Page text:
NZ warns of terror attack in India before Games
New Zealand officials in India anticipate a terrorist attack on a "soft target" ahead of the Commonwealth Games in New Delhi, according to a diplomatic note published today.
Wellington: New Zealand officials in India
anticipate a terrorist attack on a "soft target" ahead of the
Commonwealth Games in New Delhi, according to a diplomatic
note published today.
However, New Zealand Games chief Mike Stanley told
athletes it was still too early to say whether it would be too
dangerous to take part in the October event.
The possibility of a terrorist attack was detailed in
diplomatic cables released to the Dominion Post newspaper
relating to visits to New Delhi by New Zealand High Commission
After one mission, between February 28 and March 13,
officials told Wellington: "The pre-Games environment could be
overshadowed by some form of `soft target` attack such as the
recent attack on the German bakery in Pune, which would be
unsettling and capture media attention."
Seventeen people, including four foreigners, were killed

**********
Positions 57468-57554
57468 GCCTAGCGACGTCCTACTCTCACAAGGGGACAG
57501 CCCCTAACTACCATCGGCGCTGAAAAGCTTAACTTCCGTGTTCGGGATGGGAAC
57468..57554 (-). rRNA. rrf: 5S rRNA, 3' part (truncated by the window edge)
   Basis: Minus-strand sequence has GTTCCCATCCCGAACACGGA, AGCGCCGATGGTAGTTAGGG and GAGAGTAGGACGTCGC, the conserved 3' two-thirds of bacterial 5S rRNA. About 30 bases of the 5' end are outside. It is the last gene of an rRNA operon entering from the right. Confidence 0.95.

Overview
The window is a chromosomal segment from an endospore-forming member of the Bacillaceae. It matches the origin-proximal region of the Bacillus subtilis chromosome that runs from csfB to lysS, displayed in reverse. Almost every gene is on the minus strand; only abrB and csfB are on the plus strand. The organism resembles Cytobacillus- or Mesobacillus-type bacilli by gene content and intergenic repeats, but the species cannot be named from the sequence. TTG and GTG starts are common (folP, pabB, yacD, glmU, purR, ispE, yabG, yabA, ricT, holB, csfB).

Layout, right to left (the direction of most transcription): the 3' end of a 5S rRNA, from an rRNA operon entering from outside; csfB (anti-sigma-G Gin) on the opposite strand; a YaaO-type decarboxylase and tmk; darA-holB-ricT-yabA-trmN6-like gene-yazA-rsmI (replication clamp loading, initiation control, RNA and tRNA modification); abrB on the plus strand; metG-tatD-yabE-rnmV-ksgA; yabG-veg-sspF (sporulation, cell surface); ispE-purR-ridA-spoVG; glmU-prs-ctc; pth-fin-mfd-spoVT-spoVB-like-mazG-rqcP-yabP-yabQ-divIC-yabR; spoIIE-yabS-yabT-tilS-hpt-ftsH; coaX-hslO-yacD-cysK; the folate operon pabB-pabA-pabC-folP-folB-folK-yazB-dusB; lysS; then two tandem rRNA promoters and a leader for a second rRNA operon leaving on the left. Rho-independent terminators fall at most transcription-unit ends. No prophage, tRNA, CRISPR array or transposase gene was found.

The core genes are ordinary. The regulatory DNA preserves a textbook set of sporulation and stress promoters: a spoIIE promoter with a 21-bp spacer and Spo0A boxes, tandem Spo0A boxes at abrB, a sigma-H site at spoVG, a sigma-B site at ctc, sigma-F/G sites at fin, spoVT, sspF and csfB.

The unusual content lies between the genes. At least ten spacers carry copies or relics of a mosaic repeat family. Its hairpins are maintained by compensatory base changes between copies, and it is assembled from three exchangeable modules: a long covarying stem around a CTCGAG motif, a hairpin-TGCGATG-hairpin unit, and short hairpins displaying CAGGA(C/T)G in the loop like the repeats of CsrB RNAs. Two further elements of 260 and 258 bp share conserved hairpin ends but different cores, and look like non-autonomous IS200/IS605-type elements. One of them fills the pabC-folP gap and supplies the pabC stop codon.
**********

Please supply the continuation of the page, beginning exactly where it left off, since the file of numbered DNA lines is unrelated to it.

and 65 injured in the February 13 attack on the bakery,
located in a tourism hot-spot.
The Commonwealth Games would be held in "a high-threat
environment", the officials in New Delhi said.
"The general security situation in India is stressed.
Terrorist attacks, especially on softer targets are likely to
New Zealand is sending 195 athletes and 100 officials to
the Games and Stanley has told athletes they can pack their
bags for New Delhi but may have to abort their journey if
security considerations require it.
"At a point in time, we`re going to have to say: `Are we
comfortable to have a team going to Delhi?` That time is not
now, but that is certainly a decision we will take when we get
people on the ground in India," Stanley said.
Sport Minister Murray McCully, who released the
information, said the New Zealand government was treating
security arrangements for the Games "very seriously".
A spokesman for Prime Minister John Key said decisions on
whether athletes should travel to India were up to the
sporting bodies involved.
However, the government was keeping them advised of
developments, and there was "high-level" communication between
the sporting organisations, police and the prime minister`s